My plan to earn £1,000 in passive monthly income

The reason I invest in stocks and shares is to one day have a passive income source. Here’s how I’m aiming for £1,000 in monthly income.

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When it comes to passive income, I think £1,000 a month is a great goal to aim for. 

It’s a decent size of income, being higher than the state pension. But I think it’s also achievable for someone who can save regularly and is willing to invest in stocks. 

Best of all, by owning shares in a company, I could take out that income without any extra work. I own some stocks already that pay me regular and automatic dividends into my account, sometimes without me even noticing. 

Here’s how I’ll take advantage of that to aim for my £1,000 a month target.

How to get there

To start with, I’m going to use the commonly accepted ‘safe withdrawal rate’ of 4%. The idea behind this is I could take out that percentage for life in passive income, and my original amount is likely to not lose much value.

Using this 4% figure, I would need a £300,000 nest egg to earn £1,000 a month. Let’s say I save £500 a month to target that amount, here’s how long it would take.

If I only saved the money in a non-interest paying bank account, it would take 50 years to reach my goal. That’s a long time, but this option does have the advantage of being very low risk.

An option I like more is to invest in a Cash ISA. Now my savings will give me a small percentage back each year depending on interest rates. These days, I see most ISAs offer around 3% interest. With this, it would take around 31 years to reach that amount.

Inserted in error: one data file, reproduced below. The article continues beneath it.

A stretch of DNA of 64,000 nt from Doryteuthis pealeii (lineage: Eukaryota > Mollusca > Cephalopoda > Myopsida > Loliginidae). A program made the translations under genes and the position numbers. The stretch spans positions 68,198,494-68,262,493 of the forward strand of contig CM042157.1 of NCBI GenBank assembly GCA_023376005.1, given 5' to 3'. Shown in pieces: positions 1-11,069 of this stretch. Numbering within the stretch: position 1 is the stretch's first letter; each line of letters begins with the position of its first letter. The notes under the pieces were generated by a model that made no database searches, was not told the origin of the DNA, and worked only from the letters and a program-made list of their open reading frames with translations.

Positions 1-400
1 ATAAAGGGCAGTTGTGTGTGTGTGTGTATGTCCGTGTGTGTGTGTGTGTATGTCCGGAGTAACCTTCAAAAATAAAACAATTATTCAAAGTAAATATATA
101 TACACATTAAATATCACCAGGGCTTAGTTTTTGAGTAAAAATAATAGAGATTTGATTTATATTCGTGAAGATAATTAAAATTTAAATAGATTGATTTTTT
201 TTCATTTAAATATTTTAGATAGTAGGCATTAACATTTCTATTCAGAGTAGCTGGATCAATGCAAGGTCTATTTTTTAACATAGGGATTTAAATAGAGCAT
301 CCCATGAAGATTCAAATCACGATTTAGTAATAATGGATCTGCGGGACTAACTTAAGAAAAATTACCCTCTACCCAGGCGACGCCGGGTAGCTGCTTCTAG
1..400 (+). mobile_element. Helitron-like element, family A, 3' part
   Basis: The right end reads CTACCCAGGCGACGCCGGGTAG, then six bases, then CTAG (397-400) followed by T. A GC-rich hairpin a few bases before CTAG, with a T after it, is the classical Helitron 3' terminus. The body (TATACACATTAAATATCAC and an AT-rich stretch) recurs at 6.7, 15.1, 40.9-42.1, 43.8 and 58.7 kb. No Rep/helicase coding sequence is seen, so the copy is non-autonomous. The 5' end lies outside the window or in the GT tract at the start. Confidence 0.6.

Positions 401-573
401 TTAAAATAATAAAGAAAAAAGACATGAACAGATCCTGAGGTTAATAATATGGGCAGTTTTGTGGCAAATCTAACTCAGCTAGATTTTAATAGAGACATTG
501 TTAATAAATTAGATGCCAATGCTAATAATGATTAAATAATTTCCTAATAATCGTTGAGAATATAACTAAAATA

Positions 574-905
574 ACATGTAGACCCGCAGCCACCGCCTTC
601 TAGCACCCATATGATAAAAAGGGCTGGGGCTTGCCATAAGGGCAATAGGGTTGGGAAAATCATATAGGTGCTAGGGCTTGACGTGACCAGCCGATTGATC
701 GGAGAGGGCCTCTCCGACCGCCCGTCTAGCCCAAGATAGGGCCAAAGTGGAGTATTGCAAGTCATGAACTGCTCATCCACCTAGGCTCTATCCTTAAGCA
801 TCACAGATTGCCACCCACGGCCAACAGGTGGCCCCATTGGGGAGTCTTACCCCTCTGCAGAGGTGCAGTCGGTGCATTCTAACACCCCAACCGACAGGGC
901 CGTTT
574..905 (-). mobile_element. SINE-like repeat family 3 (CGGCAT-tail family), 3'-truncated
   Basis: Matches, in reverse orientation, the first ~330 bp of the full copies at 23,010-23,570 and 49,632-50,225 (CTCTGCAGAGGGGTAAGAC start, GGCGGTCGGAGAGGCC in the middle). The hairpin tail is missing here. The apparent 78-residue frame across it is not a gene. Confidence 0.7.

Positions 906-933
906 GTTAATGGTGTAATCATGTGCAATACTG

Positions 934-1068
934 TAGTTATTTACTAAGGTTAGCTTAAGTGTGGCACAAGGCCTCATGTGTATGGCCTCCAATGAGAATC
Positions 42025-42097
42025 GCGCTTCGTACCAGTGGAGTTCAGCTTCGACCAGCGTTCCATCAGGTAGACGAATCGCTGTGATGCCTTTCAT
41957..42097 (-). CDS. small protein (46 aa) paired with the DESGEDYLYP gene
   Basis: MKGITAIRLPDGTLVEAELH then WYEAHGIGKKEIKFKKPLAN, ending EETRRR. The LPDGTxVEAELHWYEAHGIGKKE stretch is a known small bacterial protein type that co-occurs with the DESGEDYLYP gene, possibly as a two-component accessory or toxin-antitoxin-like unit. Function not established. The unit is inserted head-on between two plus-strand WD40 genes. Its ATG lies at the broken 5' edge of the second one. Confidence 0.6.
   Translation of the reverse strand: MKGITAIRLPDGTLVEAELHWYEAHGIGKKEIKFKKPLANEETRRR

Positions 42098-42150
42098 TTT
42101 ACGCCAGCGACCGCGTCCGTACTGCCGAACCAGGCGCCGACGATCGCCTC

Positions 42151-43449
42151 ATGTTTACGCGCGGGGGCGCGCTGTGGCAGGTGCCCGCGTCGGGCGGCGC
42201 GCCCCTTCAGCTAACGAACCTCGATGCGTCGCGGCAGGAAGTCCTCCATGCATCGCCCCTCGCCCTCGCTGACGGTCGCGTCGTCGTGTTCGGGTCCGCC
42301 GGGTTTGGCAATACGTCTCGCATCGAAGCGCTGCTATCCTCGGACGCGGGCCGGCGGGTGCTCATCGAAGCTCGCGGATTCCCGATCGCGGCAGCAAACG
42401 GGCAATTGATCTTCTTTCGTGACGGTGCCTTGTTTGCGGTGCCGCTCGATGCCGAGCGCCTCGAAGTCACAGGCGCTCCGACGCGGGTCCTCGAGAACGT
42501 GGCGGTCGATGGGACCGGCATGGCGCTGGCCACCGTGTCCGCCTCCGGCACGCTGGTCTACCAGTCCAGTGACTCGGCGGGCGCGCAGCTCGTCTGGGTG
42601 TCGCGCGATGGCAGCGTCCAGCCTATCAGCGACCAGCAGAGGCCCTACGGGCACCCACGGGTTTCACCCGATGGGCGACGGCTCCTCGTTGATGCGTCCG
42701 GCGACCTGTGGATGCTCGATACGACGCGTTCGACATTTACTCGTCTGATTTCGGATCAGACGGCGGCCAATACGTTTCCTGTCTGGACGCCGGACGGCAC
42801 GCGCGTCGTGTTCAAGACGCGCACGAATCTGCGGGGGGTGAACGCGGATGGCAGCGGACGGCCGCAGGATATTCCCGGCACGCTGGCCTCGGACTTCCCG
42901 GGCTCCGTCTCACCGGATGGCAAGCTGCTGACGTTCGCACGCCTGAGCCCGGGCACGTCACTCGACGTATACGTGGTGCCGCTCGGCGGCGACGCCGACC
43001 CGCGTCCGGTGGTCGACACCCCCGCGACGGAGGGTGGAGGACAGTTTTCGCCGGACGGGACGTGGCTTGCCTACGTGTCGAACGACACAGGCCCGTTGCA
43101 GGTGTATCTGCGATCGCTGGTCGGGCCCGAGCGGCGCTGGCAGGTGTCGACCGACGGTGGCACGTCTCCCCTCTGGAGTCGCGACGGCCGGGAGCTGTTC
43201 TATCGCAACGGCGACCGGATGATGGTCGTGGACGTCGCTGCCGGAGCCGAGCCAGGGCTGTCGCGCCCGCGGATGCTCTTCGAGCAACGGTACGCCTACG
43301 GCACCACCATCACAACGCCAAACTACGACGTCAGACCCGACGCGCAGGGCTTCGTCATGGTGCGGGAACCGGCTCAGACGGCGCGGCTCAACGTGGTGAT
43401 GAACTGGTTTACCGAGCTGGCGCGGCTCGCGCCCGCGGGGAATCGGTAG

The best strategy for me, and the one I pursue myself, is to invest in companies. Historical returns of leading indexes in the UK and US are around 10%. With that higher percentage, it would take only 18 years to reach £300,000. 

What are the risks?

This kind of strategy is not without risks. Firstly, stocks can be extremely volatile, so I’d need to be calm enough to hold onto my shares during a crisis like the 2020 pandemic or the 2008 housing crash. Both times the stock market recovered, so anyone who sold at the bottom would’ve suffered big losses.

Also, inflation will make money worth less in the future. This is one reason why the ‘safe withdrawal rate’ is 4%, even though most investors expect a higher return from their stocks.

Lastly, how I choose to invest will affect my returns. An index tracker that follows the market and gives average returns is a good option. 

But if I invest in specific companies, I can take on more risk for the potential of higher returns. For example, a few smart picks that turn out as lucrative as Google, Apple, or AstraZeneca could reduce the amount of time it takes me to reach my £1,000 monthly income goal.

The best option

Either way, I’m confident that investing in stocks is the best option for my money. I will continue to put my savings into companies for the wealth-building potential.

Hopefully, one day it will give me a passive income of £1,000 a month or perhaps higher.

Should you invest, the value of your investment may rise or fall and your capital is at risk. Before investing, your individual circumstances should be assessed. Consider taking independent financial advice.

Suzanne Frey, an executive at Alphabet, is a member of The Motley Fool’s board of directors. John Fieldsend has no position in any of the shares mentioned. The Motley Fool UK has recommended Alphabet and Apple. Views expressed on the companies mentioned in this article are those of the writer and therefore may differ from the official recommendations we make in our subscription services such as Share Advisor, Hidden Winners and Pro. Here at The Motley Fool we believe that considering a diverse range of insights makes us better investors.

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